August 25, 2009


Yesterday was our seventh wedding anniversary. Whew.

Some people say the seventh year is the hardest. There is a rumor, not sure how accurate, about how most divorces occur around the seven year mark. I know of at least one marriage that dissolved on that timeline. And then there's the "Seven Year Itch" and all that.

But we made it. Today is day one of year eight. Eight's always been a lucky number for me.

It is not that I am entirely surprised we made it, but I am relieved. This has been by far the hardest year of our marriage. The year where I understood at a very frightening level why so many marriages don't make it.

But it has paradoxically also been the most blessed and fruitful year of our marriage. The year where I understood better than ever why "we" work and wanted more than ever for us to make it.

We grew so much this year, we faced so many parts of each other and ourselves that were painful and sometimes ugly. We cried. We screamed. We threatened and we ran.

But we also held each other and held onto each other. We fought for one another. We loved and fell in love more deeply. We welcomed our son into the world and loved him with all of our hearts. We became a family. We weathered a long and difficult labor together, we continue to endure sleepless nights and exhaustion together. We have grieved together and rejoiced together. We have learned not to take ourselves too seriously. We have laughed till we cried. We have come out stronger and better for it, together.

This year my husband held me while I swayed and moaned and sweated and yelled, laboring to birth our son. As he held me, as I buried my head in his neck, the smell of him took me somewhere deeply comforting and safe. Somewhere soft and strong. Even now, so many months later I can recall that sensory memory and crawl right back into it, into that smell, that safety, that warmth, that knowledge that right there in that moment nothing could harm us, nothing could separate us. There, where I could rest. Even in the midst of the hardest work I would ever do - in him, in his presence, I could rest.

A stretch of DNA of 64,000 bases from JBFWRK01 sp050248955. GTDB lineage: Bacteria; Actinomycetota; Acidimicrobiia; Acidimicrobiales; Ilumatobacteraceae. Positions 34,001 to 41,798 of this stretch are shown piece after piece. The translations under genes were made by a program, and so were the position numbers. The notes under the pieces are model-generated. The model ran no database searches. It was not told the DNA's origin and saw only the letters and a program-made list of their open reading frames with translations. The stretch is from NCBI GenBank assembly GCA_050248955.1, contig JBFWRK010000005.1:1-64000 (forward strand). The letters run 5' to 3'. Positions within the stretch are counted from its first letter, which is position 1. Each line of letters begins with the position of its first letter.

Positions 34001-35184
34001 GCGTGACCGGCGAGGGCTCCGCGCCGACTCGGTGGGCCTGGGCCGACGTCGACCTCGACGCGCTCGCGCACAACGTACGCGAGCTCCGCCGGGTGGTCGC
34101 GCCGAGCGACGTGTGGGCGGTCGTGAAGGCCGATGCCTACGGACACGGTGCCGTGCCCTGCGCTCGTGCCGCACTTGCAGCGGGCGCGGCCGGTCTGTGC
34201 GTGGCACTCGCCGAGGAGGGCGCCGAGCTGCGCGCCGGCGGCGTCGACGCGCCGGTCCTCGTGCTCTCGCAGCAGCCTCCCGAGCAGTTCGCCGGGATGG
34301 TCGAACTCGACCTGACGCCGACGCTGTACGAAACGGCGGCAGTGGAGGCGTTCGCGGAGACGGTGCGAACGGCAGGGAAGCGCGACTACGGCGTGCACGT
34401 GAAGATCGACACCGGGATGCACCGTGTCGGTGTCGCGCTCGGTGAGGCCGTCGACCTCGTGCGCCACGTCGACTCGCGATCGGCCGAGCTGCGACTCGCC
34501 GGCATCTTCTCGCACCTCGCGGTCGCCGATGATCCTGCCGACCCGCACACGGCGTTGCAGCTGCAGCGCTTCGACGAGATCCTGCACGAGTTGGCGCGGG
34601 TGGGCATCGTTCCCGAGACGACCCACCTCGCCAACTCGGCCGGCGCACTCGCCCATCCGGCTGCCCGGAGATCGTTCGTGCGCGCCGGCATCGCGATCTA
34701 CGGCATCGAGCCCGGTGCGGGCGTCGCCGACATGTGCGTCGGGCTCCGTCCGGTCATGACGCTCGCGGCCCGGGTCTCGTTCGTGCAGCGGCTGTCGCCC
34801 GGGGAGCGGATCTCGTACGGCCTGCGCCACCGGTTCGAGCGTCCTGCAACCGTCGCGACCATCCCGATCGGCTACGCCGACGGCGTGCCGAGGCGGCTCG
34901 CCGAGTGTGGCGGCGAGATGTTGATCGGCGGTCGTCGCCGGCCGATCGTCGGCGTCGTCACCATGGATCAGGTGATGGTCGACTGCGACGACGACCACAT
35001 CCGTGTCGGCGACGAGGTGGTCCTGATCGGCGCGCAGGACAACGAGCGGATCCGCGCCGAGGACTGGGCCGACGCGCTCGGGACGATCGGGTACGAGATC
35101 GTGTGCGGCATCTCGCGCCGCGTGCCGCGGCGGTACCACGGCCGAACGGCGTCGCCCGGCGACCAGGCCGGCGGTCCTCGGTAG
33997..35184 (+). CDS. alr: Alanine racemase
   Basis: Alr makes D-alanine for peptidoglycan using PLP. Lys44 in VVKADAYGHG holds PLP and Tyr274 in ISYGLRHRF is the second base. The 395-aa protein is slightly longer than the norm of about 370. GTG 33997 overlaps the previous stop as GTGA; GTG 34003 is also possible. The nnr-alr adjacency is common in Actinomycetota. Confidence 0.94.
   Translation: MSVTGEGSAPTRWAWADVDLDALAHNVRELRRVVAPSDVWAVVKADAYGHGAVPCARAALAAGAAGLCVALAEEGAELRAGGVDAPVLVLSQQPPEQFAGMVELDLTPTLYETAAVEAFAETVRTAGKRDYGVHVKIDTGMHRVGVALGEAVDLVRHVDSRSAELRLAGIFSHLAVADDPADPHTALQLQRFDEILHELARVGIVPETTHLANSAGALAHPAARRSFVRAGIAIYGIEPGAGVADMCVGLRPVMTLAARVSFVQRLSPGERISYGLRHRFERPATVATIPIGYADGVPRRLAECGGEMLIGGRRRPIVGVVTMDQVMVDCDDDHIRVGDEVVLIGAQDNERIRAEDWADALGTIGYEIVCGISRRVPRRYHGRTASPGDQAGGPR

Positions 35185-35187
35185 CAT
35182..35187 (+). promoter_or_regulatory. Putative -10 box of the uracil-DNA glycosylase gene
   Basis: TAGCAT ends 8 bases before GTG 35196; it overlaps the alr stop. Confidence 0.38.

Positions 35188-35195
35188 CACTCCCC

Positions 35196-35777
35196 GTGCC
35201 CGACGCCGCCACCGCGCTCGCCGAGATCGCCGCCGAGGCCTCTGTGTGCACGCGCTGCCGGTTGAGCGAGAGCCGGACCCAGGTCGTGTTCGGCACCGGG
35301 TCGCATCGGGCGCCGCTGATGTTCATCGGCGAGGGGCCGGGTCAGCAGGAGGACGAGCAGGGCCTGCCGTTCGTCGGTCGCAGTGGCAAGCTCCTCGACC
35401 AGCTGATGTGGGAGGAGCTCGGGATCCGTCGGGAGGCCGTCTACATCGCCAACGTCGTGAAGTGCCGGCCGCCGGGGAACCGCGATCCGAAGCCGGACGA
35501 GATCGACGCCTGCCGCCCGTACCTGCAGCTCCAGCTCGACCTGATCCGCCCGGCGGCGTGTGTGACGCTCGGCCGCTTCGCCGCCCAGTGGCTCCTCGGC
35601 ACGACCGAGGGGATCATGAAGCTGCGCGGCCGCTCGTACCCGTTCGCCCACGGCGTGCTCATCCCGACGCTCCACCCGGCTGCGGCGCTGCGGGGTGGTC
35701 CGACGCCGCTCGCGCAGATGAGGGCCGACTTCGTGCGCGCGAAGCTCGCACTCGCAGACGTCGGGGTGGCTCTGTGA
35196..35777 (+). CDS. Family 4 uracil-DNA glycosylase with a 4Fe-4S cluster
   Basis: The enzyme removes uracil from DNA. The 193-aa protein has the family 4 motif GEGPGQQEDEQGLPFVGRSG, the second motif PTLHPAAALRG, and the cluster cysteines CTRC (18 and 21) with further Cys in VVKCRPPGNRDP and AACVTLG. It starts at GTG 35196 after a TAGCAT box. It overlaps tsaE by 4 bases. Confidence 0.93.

Last night I made a picnic for us. We dropped Zane at a friend's house and headed for the park. It was raining as we walked with our picnic in hand but we didn't hurry. We made our way to a spot under a tree where the rain was just barely sprinkling through the branches. We ate leftovers in the park while we looked into each other's eyes and talked about the year. More than any expensive dinner, more than any exotic romantic vacation, that moment (like the moment in labor) seemed filled with the essence of "us" and I was grateful for the simple presence of my husband eating on a blanket with me. I was grateful like you would be for water on a hot dry summer afternoon when you have walked a very long long way.

Before we even began "trying" to become parents we had "those" discussions. The ones where you wonder how you will fit a kid in your already busy and hectic lives. You wonder what will give and whether you'll be ok with the compromise. Back then I would hope out loud that parenthood would help us to distill our lives, prioritize, and simplify. I hoped that we would find ourselves taking time for the things that really matter and letting the rest go. I hoped it would slow us down in a good way.

Last night was conformation that my hopes had been realized. We didn't have to try so hard. We didn't have to over-analyse. Things did not need to be "just-so" in order for us to connect and find romance and luxury. A damp picnic in the park, surrounded by hungry geese was enough.